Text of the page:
Wall Street May Get Capital Break in New Approach to Derivatives

(Bloomberg) -- The biggest U.S. banks may be on their way to a new capital standard for derivatives trading that addresses industry complaints that Wall Street’s risk-taking has been overestimated.

The Federal Reserve and two other agencies on Tuesday proposed a new approach meant to answer concerns that existing requirements ignore risk-reducing collateral and didn’t allow enough netting of derivatives contracts with similar risks. The change would free up some of the bank capital demanded after the 2008 financial crisis.

  • The new calculation, known as the “standardized approach for counterparty credit risk,” or SA-CCR, would be used in key capital measures, including how banks determine how much they need to offset risks and how close they’re getting to regulators’ leverage limits.
  • The Fed, Office of the Comptroller of the Currency and Federal Deposit Insurance Corp. say they’re trying to fix a system that doesn’t fit with today’s markets and regulatory demands -- and that hasn’t been adjusted since the crisis.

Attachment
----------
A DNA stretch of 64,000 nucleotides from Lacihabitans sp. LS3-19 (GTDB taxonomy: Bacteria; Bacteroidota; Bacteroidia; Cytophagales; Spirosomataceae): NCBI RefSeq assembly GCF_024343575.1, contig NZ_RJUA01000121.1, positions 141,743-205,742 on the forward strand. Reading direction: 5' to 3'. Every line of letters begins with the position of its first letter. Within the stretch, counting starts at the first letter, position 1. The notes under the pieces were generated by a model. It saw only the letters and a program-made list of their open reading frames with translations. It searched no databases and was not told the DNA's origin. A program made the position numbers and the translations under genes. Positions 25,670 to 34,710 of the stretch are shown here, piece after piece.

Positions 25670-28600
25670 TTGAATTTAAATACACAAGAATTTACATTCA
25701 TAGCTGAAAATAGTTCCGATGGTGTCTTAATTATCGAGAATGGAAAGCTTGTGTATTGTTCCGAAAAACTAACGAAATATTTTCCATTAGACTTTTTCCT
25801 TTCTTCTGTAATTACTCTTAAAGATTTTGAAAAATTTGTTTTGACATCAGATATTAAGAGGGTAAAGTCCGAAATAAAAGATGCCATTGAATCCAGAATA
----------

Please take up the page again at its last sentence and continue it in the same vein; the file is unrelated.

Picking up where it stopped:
• “This can result in a significant mismatch between the risk posed by these portfolios and the regulatory capital that the banking organization must hold against them,” the agencies said in their 248-page proposal.
  • Companies required to have the new method in place by July 1, 2020, are giant, global lenders identified as “advanced approaches” banks under capital rules -- including JPMorgan Chase & Co., Citigroup Inc. and Goldman Sachs Group Inc. That category is expected to be significantly narrowed in a separate regulatory plan set to be released this week, people familiar with that effort have said.
  • A Treasury Department report released last year encouraged regulators to adopt the SA-CCR, which could save the industry a tremendous amount of capital that the biggest banks now maintain against derivatives contracts.
  • The proposal released for a 60-day public comment period also represents the U.S. answer to a global agreement at the Basel Committee on Banking Supervision in 2014, where the approach was first established.

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